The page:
Marjorie Contessa, known to many as "Maggie", resided comfortably at English Village Manor since April of 2007, passed away Sunday, February 9, 2020. Cremation services have been entrusted to Kincannon Funeral Home and Cremation Services. Private family inurnment will take place at a later date.
Marjorie Van Alstyne was born in the small town of Anchar, Illinois on February 4, 1916. Her father, Guy Van Alstyne, a general surgeon and her mother, Gladys Van Alstyne, and her two older sisters, Beverly and Marion, lived in Chicago, Illinois. In the 1930's Marjorie traveled to Sweden to visit her sister, Marion, and her husband, Mats Bjerke before traveling to Paris, France where she worked as an "American Governess" for a wealthy french family. Then Marjorie went by train on the exotic "Orient Express" to Kitzbuhel, Austria where she worked as a secretary in Schloss Mittersill, an ancient castle on top of a Tyrolean mountain, which is now a vacation resort.
After returning to the United States, Marjorie married Robert Craig O'Hair in Glen Ellyn, Illinois in 1938. Brian was born in 1941. In 1946, after her divorce, Marjorie took Brian and sailed across the Atlantic by steamship to Gladys' (her mother) home, the Domain du Serre, near Aups in southern France. The Domain had a large grove of olive trees and a large vineyard. As part of the resistance and during World War II, Gladys hid allied flyers the resistance brought to her house by night. Her home had a strange, small 'secret room' with only a small outside entry hidden by bushes and brambled which could only be accessed by crawling on ones belly. Though the Germans searched her home several times, they never found the safe room. Monsieur Archier and Fernand Pere were both active members of the french resistance during the war and were friends of Gladys. She was awarded a medal, the cross of the resistance volunteer for her courage.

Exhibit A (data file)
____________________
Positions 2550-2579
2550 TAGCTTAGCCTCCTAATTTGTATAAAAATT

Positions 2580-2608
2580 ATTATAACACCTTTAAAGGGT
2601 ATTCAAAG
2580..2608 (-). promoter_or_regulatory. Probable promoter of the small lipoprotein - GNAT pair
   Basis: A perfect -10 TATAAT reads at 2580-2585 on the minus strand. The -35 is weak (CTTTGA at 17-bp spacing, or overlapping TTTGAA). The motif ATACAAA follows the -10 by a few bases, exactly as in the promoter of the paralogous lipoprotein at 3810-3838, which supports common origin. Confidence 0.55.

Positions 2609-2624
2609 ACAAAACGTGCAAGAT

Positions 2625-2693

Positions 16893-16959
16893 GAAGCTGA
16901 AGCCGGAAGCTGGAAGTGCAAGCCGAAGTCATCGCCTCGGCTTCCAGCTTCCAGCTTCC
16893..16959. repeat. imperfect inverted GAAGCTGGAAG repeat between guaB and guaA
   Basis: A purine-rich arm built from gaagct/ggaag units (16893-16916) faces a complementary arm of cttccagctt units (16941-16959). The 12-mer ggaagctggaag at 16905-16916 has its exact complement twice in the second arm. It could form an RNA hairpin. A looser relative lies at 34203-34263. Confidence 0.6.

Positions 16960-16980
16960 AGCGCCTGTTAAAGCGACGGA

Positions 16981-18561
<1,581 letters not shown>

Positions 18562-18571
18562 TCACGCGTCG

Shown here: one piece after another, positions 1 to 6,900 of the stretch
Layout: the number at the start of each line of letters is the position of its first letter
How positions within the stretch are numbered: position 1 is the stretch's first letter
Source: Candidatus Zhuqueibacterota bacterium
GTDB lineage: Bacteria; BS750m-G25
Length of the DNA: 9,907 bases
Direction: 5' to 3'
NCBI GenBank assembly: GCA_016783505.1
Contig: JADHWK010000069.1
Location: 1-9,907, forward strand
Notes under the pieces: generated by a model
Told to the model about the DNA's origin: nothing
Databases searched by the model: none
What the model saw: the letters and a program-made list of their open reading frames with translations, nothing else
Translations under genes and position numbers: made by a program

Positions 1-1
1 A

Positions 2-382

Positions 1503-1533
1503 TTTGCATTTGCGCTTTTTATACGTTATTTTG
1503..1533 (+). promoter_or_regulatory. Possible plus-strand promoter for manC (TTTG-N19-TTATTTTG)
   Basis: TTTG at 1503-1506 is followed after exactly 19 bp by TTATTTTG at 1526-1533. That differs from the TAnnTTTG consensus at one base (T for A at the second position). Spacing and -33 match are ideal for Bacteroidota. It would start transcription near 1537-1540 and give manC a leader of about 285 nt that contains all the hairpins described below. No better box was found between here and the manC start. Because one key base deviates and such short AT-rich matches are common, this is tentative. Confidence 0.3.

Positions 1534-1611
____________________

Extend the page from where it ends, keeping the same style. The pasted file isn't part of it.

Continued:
Marjories main focus throughout her life was writing. She has written children's books, plays, songs and been published in Grade Teachers Magazine. She has also published fiction, nonfiction and poetry books. During the late 1940's Marjorie worked as writer/director for the movie producer Wesley Ruggles in France, Denmark and Thailand. She also lived in Sweden, Denmark and the French-Indochina where she married John Donovan in 1950. He worked for Time/Life magazines as a cover, but actually was an OSS (forerunner of the CIA) agent.
Soon after the birth of their daughter, Heather, Marjorie and John divorced. Marjorie supported them through her work as a lab technician and also with her writing until 1961 when she married Amedeo Contessa, the owner of Contessa Yarns. They moved from Ridgefield, CT, where Marjorie worked as a reporter for the Ridgefield Press, to the small town of Lebanon, CT in 1964.
Marjorie put her heart and soul into this new life in rural farm country. She taught french lessons to Heather and her friends culminating in a play (a musical) which was performed. She also learned to weave and applied herself to her new hobby with creativity and determination. She invited a famous Swedish weaver, Maria Ohberg, to come and teach on the 7 ft. high by 5 ft. long loom. By the time Marjorie's weaving phase came to an end she had woven; placemats, scarves, curtains, beautiful dress material and quite elegant shawls. Fully jumping into country life she grew a large garden and enjoyed having chickens, horses, cats, a dog and even a goat.
In the fall of 1971 Marjorie and Amedeo divorced. Her gypsy spirit alive and well, she traveled with her son Brian and his family to Tacoma. Venturing across the Strait of Juan de Fuca, she came upon a little town of Sequim which became her beloved home for the next 25 years. Here, in the Valley of the Rainshadow, Marjorie resurrected her talent for interviewing people from all walks of life as a newspaper reporter for the Jimmy Come Lately Gazette. Her optimism, curiosity and friendliness brought her into a circle of friends who also loved living by the sea. Here she taught herself photograghy--even converting her bathroom into a dark room to process her pictures.